Advanced Computing in the Age of AI|Sunday, September 27, 2020
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Debate: How Many Open Source Platforms Are Enough? 

Representatives of competing open source cloud controllers debated the merits of each and whether multiple open cloud platforms are even needed.

The platform debate often comes down to which application-programming interface (API) is supported along with overall platform stability and ease of use.

One executive speaking during the recent Gigaom Structure conference called the issue of multiple open platforms a false question. "Nobody asks Microsoft or VMware, 'Are there too many proprietary cloud solutions out there?'" argued Sameer Dholakia, general manager at Citrix Systems representing the CloudStack platform. "This is the first time in the cloud era -- in the history of software – where open source is leading. There's not going to be one [open source platform], there will be multiple."

Added Dholakia, "The balance of power in software is going to shift to the open source-based platforms and there will be multiple [platforms] in the same way there have been multiple proprietary ones."

Marten Mickos, CEO of Eucalyptus Systems, replied, "In the future, we won't talk about hybrid clouds. We'll just say, 'I have workloads, I need to run them on different deployments'" in a public or hosted cloud. The bottom line, Mickos continued, is "it must give me the same API."

Mickos likened the situation to open-source Linux providing the same operating system on anything from an Android device to a server.

"Every major IT vendor is supporting OpenStack because it'll give you that interoperability" along with the ability to use a public or hybrid cloud deployment model, countered Nebula founder and OpenStack proponent Chris Kemp, who was at NASA when the space agency teamed up with Rackspace Hosting a few years back to start the OpenStack cloud controller project.

"That would be true if OpenStack had a presence in public cloud, which it doesn't," Mickos shot back, while later conceding that cloud providers like HP and Rackspace represent a small percentage of compute cycles on the public cloud.

"When it gets there, we will support the OpenStack API," Mickos relented.

Dholakia noted that CloudStack, like Eucalyptus and OpenStack, has long maintained a "compatibility layer for the Amazon API precisely because, as business folk, we follow the dollars."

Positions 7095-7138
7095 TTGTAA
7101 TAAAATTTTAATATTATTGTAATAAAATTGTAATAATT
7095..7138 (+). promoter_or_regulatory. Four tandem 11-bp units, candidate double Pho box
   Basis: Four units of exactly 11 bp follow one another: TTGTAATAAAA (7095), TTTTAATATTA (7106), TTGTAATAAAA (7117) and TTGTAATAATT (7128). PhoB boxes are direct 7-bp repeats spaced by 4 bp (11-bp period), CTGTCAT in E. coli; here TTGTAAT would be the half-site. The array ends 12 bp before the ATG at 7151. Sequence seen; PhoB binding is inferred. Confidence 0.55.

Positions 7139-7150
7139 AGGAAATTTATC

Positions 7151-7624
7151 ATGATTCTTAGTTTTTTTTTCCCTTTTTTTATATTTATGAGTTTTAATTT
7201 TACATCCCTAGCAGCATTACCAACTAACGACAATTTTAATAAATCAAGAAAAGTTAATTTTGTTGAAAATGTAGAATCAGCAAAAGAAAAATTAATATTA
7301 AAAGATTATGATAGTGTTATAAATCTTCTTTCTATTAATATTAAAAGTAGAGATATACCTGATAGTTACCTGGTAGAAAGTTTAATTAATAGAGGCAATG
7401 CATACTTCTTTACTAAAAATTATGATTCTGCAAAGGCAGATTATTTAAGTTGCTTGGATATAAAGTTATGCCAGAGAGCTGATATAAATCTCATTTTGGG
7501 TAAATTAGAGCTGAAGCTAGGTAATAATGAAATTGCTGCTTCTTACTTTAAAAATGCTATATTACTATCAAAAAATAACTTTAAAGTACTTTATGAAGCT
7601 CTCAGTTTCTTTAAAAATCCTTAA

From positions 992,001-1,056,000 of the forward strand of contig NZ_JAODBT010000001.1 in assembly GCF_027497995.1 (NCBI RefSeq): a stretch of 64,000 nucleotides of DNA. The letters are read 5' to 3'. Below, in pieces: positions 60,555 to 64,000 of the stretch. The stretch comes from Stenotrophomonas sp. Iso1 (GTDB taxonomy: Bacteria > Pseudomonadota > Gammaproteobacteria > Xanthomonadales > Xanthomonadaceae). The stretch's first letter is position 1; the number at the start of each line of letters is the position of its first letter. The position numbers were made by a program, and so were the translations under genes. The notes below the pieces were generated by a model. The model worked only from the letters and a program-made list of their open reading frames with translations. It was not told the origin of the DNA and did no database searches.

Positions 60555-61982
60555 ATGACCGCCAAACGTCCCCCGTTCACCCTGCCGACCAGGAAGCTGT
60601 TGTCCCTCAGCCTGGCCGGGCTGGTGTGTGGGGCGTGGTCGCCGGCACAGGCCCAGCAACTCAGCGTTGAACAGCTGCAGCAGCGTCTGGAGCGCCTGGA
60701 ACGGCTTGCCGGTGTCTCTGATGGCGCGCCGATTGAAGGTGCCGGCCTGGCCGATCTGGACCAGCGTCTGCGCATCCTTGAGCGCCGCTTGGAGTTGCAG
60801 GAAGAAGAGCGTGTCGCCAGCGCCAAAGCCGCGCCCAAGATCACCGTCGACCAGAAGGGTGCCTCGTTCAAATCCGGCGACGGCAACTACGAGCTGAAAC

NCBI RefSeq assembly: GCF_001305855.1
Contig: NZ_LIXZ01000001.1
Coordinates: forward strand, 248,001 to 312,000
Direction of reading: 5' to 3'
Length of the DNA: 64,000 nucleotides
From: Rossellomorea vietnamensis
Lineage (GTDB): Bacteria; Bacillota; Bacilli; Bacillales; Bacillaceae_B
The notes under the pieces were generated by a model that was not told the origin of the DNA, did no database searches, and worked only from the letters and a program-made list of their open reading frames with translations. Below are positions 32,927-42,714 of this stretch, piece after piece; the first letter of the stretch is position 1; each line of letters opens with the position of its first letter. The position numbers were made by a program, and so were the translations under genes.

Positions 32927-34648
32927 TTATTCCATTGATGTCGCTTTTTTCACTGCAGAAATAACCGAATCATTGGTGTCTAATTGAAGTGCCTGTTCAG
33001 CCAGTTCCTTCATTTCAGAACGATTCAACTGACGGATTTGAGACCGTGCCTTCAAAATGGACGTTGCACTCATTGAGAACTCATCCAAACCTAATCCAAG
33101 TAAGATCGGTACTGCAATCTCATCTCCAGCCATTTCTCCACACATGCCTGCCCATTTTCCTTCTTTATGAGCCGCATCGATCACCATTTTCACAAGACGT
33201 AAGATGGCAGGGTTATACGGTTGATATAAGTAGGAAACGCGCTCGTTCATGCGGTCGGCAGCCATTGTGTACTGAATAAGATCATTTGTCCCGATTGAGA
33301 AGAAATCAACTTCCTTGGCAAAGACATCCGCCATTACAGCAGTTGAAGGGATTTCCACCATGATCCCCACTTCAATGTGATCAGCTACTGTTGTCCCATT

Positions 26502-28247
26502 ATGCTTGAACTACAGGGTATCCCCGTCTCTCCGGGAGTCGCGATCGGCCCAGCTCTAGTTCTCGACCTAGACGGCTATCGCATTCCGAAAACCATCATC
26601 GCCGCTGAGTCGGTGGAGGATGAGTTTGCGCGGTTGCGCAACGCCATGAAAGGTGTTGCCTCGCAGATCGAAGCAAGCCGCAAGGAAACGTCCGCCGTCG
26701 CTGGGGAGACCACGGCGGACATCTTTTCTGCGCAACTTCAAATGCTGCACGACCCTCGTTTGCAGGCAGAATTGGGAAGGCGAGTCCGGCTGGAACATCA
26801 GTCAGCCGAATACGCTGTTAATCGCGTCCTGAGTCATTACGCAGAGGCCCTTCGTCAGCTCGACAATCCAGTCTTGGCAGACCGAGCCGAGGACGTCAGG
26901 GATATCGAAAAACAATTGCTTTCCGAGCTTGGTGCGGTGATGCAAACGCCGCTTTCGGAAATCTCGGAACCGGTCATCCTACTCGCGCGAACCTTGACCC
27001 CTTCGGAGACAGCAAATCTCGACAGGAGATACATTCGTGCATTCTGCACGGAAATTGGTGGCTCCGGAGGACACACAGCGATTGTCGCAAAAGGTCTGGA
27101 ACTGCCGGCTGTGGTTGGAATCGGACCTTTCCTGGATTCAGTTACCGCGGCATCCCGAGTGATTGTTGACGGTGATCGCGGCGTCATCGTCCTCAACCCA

OpenStack came in for the most criticism for issues such cost of deployment and maintenance. "OpenStack is not a product," Kemp responded. "If you are building a large infrastructure, it's more like a tool kit. It gives you a lot of technologies that do take a lot of effort to integrate." The tool kit is used to create a product, Kemp stressed.

An operator like a large bank, for example, would prefer to tailor its deployment and integrate it into their existing infrastructure rather than deploying a turnkey platform, Kemp argued. "That flexibility is a double-edged sword."

CloudStack backer Dholakia acknowledged the distinction among open platforms as either products or "projects." However, he noted that the debate about which open platform or how many is overshadowed by the need to move more enterprises to the cloud.

"How do we get more people doing this, grow the market, grow the pie?" He added: "The number one barrier is their ability to adopt." The industry has so far largely failed to deliver a platform that is stable and easier to use. "We've got to get to maturity, scalability, stability, resiliency," Dholakia said.

About the author: George Leopold

George Leopold has written about science and technology for more than 30 years, focusing on electronics and aerospace technology. He previously served as executive editor of Electronic Engineering Times. Leopold is the author of "Calculated Risk: The Supersonic Life and Times of Gus Grissom" (Purdue University Press, 2016).

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